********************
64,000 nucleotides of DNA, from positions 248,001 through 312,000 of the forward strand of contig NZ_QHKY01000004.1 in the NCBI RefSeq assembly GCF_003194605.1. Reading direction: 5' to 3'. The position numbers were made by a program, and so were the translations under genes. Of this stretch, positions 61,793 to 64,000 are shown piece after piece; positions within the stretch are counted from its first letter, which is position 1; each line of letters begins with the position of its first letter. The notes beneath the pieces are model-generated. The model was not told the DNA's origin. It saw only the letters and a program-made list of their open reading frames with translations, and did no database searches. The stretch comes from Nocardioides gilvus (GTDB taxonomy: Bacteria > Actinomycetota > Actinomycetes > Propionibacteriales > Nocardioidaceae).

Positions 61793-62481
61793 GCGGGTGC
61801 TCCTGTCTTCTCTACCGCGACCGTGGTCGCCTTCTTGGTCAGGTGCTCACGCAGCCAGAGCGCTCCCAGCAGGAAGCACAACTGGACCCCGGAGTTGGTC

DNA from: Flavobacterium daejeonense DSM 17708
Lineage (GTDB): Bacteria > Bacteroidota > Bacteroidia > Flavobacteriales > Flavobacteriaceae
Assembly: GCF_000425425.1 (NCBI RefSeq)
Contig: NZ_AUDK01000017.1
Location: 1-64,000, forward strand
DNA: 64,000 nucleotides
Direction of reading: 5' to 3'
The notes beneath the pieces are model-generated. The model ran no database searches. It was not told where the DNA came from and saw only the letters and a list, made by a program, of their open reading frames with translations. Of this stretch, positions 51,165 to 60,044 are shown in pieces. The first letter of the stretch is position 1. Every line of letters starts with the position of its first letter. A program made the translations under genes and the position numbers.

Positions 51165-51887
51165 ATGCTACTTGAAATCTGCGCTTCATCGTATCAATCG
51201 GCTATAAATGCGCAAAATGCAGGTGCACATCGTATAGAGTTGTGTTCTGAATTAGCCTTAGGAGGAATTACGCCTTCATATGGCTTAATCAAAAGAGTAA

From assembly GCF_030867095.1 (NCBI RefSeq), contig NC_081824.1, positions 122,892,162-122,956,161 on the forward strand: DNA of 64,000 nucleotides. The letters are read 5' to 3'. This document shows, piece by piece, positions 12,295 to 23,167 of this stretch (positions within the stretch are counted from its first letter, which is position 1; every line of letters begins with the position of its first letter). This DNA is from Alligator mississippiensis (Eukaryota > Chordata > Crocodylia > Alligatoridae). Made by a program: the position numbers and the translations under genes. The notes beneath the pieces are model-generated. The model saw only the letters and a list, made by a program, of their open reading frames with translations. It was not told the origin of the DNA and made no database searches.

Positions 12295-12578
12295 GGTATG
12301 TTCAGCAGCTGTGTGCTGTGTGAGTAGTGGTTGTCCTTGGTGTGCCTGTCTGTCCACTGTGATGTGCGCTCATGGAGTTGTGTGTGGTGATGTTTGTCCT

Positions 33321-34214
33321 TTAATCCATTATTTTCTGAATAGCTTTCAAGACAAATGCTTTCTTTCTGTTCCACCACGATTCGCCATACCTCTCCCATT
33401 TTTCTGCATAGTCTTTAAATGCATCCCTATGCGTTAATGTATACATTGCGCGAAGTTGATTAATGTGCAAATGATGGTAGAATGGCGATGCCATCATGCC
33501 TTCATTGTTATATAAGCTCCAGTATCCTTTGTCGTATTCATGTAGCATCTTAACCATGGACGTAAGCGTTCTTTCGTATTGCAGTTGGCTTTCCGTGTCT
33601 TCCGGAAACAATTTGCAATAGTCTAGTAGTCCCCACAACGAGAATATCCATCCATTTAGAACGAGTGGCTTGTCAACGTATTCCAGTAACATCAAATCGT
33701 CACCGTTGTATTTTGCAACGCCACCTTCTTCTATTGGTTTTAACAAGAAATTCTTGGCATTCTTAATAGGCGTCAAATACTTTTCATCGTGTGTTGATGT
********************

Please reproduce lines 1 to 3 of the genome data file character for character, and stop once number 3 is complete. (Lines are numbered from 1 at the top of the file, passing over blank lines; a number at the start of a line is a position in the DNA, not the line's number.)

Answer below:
64,000 nucleotides of DNA, from positions 248,001 through 312,000 of the forward strand of contig NZ_QHKY01000004.1 in the NCBI RefSeq assembly GCF_003194605.1. Reading direction: 5' to 3'. The position numbers were made by a program, and so were the translations under genes. Of this stretch, positions 61,793 to 64,000 are shown piece after piece; positions within the stretch are counted from its first letter, which is position 1; each line of letters begins with the position of its first letter. The notes beneath the pieces are model-generated. The model was not told the DNA's origin. It saw only the letters and a program-made list of their open reading frames with translations, and did no database searches. The stretch comes from Nocardioides gilvus (GTDB taxonomy: Bacteria > Actinomycetota > Actinomycetes > Propionibacteriales > Nocardioidaceae).

Positions 61793-62481
61793 GCGGGTGC